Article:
ABC News' Sunlen Miller and David Wright Report: Timing is everything in politics and, for Barack Obama's campaign, today's endorsement by the American Hunters and Shooters Association showed both good and bad timing.
The good news, for Obama: the support of this gunowners' rights group may help him overcome the controversy over his suggestion that small voters "cling to guns and religion" because they're "bitter."
The bad news? Today was the anniversary of the deadly Virginia Tech massacre.
“Sen. Obama will be a strong voice an unabashed voice for America's hunters and shooters and it is with great pleasure that we endorse his candidacy,” President of the Association Ray Schoenke said, citing Obama’s commitment to the traditions of gun ownership.
Schoenke said they had reached out to the Obama campaign several weeks ago to offer their support – but the announcement wasn’t made public until today. Schoenke added that the timing amid the controversy was important.
“We believe recent attacks on Sen. Obama’s stand on the 2nd amendment and his commitment to the hunting and shooting heritages are unfair.”
He said Obama’s vote for the Vitter amendment proves that Obama is committed to the 2nd amendment. The Vitter amendment prohibits the confiscation of firearms during an emergency or major disaster.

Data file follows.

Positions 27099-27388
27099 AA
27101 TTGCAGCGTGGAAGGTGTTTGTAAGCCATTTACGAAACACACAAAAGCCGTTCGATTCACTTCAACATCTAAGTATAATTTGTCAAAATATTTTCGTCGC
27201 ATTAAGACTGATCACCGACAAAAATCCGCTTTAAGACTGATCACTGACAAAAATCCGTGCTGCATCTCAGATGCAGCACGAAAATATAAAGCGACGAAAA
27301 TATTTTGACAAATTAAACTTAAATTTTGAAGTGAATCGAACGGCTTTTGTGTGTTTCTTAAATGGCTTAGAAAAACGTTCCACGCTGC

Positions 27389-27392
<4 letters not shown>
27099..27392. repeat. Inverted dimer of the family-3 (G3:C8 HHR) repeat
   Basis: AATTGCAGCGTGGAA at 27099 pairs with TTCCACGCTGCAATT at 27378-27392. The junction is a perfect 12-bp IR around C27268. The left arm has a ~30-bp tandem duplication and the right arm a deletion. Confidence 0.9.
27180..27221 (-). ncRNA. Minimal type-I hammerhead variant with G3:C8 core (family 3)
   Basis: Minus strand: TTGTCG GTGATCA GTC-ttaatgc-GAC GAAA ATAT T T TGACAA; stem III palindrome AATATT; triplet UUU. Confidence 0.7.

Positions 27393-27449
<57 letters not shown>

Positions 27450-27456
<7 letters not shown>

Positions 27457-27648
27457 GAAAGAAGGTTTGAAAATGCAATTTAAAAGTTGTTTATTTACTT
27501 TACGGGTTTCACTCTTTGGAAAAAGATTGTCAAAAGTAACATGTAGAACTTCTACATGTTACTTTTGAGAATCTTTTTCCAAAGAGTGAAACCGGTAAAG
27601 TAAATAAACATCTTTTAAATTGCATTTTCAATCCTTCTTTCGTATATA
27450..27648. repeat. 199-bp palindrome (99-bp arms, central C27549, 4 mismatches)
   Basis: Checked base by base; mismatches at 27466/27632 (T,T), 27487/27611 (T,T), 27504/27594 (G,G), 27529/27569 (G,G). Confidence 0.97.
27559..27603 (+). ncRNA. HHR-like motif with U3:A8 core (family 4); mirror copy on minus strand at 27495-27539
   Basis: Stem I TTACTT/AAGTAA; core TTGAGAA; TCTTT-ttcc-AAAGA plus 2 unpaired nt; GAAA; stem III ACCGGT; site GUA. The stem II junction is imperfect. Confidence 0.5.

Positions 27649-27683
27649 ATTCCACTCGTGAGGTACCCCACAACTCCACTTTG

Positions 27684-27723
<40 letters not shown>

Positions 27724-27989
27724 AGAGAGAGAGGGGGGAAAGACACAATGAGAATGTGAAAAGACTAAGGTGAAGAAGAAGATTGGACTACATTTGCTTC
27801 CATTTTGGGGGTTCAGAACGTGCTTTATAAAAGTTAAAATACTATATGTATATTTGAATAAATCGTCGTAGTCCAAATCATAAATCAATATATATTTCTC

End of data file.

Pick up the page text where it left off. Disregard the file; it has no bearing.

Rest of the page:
“Imagine how the citizens felt during hurricane Katrina when government agents kicked in doors to confiscate law biding citizen’s guns at a time when they needed them the most. We know Senator Obama gets it.”
Schoenke said on the other hand that Senator Clinton has “failed to grasp the importance of this critical issue to hunters and shooters and voted against this amendment, turning her back on American gun owners.”
The Republicans dismissed Obama's endorsement, and suggested the American Hunters and Shooters Association is an ersatz version of the National Rifle Association with dubious credibility among gun enthusiasts.
“Should Barack Obama be the Democrats’ nominee, he will probably be the most anti-gun general election candidate in political history," said Republican National Committee Spokesman Danny Diaz. "The AHSA’s endorsement of Obama will not provide him any credibility on the Second Amendment.”
During the Q and A, Schoenke was asked what Obama’s position was on banning hand guns generally – and referenced the DC gun ban case.
“I’m not sure I think in talking with the campaign that Senator Obama has not taken a position on the DC gun ban case,” but said that they were conformable enough with his position that he supports individual rights under the 2nd amendments to endorse him.
Today Senator Obama released a separate statement on the Virginia Tech anniversary. “Clearly, our state and federal governments have to strengthen some laws and do a better job enforcing others. But we all have a responsibility to do what we can in our own lives and communities to end this kind of senseless violence,” he said
Like his speech in the immediate aftermath of the shootings last year, Obama's statement does not include the words “gun control.”